• Blocked urethra due to an enlarged prostate
  • Urinary tract infections
  • Effects of certain medications
  • Constipation
  • Diseases and disorders involving the nervous system muscles (such as multiple sclerosis, Parkinson’s disease, spinal cord injury, and stroke)
  • Diabetes
  • Delirium
  • Dehydration
  • Overactive bladder
  • Weak muscles that hold the bladder in place
  • Weak sphincter muscles surrounding the urethra
  • Birth defects
  • Some surgeries

Tests Used for Diagnosing Urinary Incontinence Include:

Testing for urinary incontinence in men usually involves different types of testing to determine the best course of action for your treatment, including:

  • Keeping a Bladder diary – Your provider may ask you to keep a bladder diary for several days. For this, you would record how much you drink, when you urinate, the amount of urine you produce, whether you had an urge to urinate, and the number of incontinence episodes.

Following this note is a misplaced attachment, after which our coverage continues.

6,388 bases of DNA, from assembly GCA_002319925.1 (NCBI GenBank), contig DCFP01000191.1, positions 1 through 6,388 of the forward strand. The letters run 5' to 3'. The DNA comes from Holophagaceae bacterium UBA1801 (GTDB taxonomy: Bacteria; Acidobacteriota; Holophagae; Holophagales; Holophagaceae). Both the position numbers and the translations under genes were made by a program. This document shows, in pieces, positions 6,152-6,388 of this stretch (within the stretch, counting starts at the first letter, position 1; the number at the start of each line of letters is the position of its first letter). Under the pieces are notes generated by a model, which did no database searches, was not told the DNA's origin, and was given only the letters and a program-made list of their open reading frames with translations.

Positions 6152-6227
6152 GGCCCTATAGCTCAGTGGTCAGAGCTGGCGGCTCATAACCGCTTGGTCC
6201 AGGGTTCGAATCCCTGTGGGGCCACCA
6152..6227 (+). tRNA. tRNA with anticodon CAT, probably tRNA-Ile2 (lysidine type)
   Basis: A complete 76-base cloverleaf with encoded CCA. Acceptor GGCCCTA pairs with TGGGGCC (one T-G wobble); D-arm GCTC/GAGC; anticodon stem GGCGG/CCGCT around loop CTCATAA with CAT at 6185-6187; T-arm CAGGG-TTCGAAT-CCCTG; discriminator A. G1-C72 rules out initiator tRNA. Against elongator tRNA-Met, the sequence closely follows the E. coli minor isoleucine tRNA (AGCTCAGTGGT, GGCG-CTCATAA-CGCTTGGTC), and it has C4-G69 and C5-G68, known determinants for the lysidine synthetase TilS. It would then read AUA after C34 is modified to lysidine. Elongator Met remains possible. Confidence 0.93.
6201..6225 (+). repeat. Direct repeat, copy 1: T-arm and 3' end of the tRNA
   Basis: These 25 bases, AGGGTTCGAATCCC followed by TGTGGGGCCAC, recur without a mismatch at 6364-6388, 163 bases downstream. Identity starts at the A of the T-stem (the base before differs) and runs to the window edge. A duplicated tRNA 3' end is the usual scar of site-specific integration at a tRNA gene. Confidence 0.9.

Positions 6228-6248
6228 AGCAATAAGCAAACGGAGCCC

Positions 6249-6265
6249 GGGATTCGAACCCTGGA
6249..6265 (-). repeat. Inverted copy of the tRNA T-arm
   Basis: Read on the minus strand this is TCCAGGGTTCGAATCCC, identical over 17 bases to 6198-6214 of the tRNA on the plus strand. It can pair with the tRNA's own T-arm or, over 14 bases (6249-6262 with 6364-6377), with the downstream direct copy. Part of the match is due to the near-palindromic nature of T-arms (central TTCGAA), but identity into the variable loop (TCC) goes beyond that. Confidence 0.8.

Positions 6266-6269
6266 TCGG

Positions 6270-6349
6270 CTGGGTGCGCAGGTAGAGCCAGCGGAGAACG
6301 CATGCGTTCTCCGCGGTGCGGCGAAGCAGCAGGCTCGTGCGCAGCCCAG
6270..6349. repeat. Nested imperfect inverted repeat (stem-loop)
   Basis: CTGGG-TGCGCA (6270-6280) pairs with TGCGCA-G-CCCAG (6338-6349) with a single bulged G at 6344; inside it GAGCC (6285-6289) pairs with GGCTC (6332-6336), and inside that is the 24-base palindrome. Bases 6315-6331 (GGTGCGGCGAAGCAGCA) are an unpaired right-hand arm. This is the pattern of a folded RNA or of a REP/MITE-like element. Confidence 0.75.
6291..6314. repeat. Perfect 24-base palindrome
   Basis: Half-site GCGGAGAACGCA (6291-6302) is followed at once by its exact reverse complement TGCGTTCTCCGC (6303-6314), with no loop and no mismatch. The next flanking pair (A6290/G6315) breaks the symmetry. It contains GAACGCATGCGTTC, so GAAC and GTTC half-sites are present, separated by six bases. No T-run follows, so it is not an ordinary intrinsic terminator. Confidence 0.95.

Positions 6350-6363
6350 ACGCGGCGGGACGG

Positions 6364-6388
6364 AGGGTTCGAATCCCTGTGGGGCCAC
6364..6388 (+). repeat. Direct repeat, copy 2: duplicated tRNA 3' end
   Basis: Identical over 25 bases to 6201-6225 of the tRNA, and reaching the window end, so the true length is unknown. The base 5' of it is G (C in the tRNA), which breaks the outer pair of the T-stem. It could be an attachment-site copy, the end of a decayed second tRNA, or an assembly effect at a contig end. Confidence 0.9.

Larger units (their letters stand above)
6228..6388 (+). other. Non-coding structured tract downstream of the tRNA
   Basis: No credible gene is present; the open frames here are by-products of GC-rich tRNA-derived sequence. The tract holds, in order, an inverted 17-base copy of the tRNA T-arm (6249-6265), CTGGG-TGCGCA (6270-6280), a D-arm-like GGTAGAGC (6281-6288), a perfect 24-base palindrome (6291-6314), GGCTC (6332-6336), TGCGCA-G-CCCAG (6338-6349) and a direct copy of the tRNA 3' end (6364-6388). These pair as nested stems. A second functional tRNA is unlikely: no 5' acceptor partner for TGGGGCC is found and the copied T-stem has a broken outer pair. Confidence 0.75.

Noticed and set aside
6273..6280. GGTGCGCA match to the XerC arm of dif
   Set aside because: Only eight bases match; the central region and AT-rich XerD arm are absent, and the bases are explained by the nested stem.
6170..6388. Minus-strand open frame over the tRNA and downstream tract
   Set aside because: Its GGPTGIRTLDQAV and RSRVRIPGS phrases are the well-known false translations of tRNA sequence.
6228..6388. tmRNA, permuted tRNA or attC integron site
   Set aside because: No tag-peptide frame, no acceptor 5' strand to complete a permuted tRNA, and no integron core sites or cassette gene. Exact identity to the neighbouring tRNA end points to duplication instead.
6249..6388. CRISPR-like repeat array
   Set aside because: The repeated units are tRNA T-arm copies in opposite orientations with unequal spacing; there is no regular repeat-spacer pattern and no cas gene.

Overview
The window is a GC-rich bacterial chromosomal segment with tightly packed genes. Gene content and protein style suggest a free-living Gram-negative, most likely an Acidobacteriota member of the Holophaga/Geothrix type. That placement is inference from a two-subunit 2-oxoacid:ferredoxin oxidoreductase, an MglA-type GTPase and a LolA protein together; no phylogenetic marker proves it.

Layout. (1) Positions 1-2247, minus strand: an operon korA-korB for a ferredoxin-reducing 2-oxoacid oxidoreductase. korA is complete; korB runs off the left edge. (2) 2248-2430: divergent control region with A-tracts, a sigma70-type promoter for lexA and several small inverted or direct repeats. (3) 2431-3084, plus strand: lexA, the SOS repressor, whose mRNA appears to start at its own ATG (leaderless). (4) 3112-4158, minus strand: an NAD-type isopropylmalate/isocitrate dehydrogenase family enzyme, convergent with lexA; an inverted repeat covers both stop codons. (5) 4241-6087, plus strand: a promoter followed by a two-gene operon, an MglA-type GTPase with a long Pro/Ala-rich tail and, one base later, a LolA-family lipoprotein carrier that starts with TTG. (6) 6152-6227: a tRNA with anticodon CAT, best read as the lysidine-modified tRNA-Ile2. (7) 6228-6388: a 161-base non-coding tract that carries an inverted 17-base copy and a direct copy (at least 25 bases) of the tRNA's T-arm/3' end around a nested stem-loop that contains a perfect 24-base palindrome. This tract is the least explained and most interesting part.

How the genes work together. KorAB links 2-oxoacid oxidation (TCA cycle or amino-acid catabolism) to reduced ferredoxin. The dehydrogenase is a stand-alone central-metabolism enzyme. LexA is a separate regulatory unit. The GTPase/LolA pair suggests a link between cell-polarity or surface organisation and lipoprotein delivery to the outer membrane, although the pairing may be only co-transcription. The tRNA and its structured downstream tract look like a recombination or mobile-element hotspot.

• Urinalysis (urine test) — A urine sample is collected and examined for signs of infection and traces of blood or other abnormalities.
  • Blood test – A blood sample is collected and checked for various chemicals and substances related to incontinence causes.
  • Post void residual (PVR) measurement – For this test, you would urinate (void) into a container that measures urine output. Your provider will then check the amount of leftover (residual) urine in your bladder using a catheter or ultrasound. A large amount of leftover urine may mean a blockage in your urinary tract or a problem with your bladder nerves or muscles.
  • Pelvic ultrasound — An ultrasound used to view other areas of your urinary tract or genitals and examine for abnormalities.
  • Stress test – For this test, you would be asked to cough vigorously or bear down so your provider can watch for urine loss.